The spirit of a monk finds intellectual stimulation here.
A spectral doctor is still available for living guests, on occasion.
Of course, there is a spectral supervisor who is not afraid to get involved!
Nighttime gardening anyone?
WHAT A LOCATION to have a business! Concord’s Colonial Inn is a Colonial and Federalist style four-star inn that is a true step back in time to the late 1700s and 1800s. It blends “traditional decor with modern amenities.” It is rated number one on Trip Advisor’s ten best inns in Concord.
The inn was made from three different homes. The structure on the inn’s east side was Captain John Minot’s Colonial home (East Minot House), and now is the inn’s Liberty Restaurant and Bar, with its guest rooms on the second floor. The building right next to Minot’s home was Josiah Ryder’s 1730 two story, Federal style home (Central House) with a hip roof, an attic and a basement. In the later part of the 1700s, a third house appeared (West House). By the twentieth century, all three houses were attached, making a glorious inn!
(All quotes came from their website).
The inn offers two restaurants, Liberty and Merchant’s Row, one tavern that also serves food, a Salon, and fifty-six rooms and suites to choose from. They have something for everyone. “The sixteen historic main inn rooms date as far back as 1716 and many feature the original 18th-century wide-plank pine flooring, wainscoting, and post-beamed ceilings. The Thoreau Suite offers a king-size bed, living and dining area, a full kitchen, and bathroom with jetted soaker tub.”
Guests who want a “modern twist on Colonial charm” can stay in the Prescott Wing where its thirty-two rooms offer the choice of queen-size, two double-size bed, and suites, with wing back chairs, reading lamps, and work desks. There are two Prescott Suites that each provide “a queen-size bedroom, full bathroom, and separate living room furnished with full-size sofa bed and seating area, kitchenette fully equipped with mini-fridge, microwave, toaster, china, barware, and silverware.”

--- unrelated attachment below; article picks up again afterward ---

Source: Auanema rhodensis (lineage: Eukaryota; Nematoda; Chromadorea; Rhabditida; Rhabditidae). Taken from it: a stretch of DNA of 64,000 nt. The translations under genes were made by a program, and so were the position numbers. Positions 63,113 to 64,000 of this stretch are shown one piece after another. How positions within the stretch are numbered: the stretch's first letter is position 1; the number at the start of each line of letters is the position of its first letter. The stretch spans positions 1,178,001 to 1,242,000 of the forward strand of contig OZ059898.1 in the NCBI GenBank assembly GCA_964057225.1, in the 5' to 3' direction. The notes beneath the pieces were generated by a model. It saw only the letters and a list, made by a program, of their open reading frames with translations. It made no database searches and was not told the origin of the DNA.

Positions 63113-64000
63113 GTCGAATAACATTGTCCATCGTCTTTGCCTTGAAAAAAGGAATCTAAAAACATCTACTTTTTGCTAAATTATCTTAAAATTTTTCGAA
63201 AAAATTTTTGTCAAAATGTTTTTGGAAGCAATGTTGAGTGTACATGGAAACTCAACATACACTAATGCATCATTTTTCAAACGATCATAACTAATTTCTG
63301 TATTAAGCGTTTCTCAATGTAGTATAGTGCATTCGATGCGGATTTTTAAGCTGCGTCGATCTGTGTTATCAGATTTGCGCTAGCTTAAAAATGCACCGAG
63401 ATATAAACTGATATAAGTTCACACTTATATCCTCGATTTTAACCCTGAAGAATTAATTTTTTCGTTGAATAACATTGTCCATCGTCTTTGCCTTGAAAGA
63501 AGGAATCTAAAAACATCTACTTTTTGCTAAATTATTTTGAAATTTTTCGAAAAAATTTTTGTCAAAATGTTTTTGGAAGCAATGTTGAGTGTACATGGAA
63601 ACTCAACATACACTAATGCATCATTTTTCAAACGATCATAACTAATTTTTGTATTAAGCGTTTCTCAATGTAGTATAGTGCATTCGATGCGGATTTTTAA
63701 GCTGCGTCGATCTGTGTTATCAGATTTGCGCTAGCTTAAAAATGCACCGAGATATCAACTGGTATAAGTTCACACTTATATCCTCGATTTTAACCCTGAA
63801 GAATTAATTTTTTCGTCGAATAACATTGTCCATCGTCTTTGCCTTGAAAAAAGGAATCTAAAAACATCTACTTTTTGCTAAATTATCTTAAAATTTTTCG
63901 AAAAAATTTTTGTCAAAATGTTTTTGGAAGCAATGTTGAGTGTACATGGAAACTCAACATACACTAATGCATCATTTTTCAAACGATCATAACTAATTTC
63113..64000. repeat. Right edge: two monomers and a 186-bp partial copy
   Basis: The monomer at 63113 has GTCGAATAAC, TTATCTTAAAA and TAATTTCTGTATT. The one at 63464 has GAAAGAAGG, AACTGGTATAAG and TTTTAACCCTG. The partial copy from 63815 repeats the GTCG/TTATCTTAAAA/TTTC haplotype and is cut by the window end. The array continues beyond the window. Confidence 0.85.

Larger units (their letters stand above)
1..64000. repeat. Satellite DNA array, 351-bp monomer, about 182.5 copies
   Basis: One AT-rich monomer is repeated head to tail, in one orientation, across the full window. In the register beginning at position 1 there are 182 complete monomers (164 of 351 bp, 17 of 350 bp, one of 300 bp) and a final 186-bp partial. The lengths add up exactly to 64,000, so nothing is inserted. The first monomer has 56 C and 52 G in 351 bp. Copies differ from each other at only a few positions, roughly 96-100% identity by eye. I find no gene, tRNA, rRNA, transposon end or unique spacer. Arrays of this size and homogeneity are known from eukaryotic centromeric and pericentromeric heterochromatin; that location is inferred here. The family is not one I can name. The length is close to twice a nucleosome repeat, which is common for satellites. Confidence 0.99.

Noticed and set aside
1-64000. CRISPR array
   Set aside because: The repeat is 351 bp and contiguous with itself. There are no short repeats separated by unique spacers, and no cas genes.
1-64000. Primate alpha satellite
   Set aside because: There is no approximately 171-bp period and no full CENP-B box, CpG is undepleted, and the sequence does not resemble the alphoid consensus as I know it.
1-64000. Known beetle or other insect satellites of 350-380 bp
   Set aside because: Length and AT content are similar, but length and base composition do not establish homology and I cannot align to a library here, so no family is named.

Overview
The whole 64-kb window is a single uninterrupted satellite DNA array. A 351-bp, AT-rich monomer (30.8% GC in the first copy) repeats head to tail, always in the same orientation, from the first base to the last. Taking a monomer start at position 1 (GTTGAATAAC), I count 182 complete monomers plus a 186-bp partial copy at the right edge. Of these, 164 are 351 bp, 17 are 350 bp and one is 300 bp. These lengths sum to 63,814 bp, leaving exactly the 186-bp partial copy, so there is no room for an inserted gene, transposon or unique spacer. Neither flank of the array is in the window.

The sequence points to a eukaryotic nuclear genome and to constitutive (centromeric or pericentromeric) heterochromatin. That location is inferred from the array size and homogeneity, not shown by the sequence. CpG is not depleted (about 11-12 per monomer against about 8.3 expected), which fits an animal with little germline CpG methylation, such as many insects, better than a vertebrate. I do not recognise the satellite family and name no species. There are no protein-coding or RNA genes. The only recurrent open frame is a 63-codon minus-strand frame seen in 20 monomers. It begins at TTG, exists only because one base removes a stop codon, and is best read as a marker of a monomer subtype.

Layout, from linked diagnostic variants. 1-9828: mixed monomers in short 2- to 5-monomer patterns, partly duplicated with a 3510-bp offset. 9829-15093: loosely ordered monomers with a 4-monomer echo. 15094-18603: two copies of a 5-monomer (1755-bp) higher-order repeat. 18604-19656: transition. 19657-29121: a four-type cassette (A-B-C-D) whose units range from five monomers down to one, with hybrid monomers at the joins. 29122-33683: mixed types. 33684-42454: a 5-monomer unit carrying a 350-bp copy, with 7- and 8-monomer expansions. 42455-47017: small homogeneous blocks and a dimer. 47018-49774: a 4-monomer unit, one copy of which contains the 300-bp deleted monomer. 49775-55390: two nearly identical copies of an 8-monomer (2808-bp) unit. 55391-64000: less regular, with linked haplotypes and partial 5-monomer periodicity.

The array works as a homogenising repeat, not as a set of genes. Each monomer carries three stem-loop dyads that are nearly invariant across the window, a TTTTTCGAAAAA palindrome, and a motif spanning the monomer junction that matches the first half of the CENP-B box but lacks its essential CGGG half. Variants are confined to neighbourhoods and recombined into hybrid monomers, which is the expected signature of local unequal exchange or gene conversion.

The inn also owns other properties to provide accommodations for their guests.
The Cottage is located behind the main inn and has two-bedroom suites. First floor cottage has a suite that “has two bedrooms, one with a king-size bed and a sitting/living area; the other has two twin-size beds, with a full kitchen and full bath.” The second floor of the cottage has a suite with “two bedrooms, one with a king-size bed; the other with two double-size beds. It also includes 1 1/2 bathrooms and a full kitchen.”
Rebecca’s Guest House has nine beds: four one-bedroom suites, a townhouse with two bedrooms, and a three-bedroom Penthouse.
They also have a home to rent for larger groups, which has five bedrooms, full kitchen, dining room, living room, sitting room, two and a half baths, and a washer/dryer.
The inn hosts social events like weddings, receptions, and parties, as well as meetings and banquets. They have plenty of room and atmosphere to please anyone who is planning special events.
The original house was built in 1716, by Captain John Minot, a soldier and a dedicated physician who loved his work. He had his office in his home, with his operating room being in the inn’s room 24. Native Americans and other people over the years came to town right by the property, located right off the town square. Perhaps some of these people were treated, operated on by the good Dr. Minot.
After it was floated over from Nantucket in 1730, a more modern, two-story house was installed on the lot right next to the Minot House by the Josiah Ryder family, who lived there for only a short time in this two-story Federal style home with a hip roof, an attic and a basement. They wound up selling their property to Captain John Minot, who moved into the Ryder House and sold his Colonial House to his son-in-law, Ammi White.
During the Revolutionary War, Dr Minot opened up his Colonial East House to be a front-line triage hospital for the wounded, as his location was right around the corner from North Bridge, the site of the first Revolutionary War battle. The Inn’s Room 24 was his operating room. The wounded were treated here with some success. Others may have “bought the farm” or “kicked the bucket” from their wounds, and their bodies wound up in Minot’s morgue, Room 27. He used the Central House to store ammunition for the minutemen.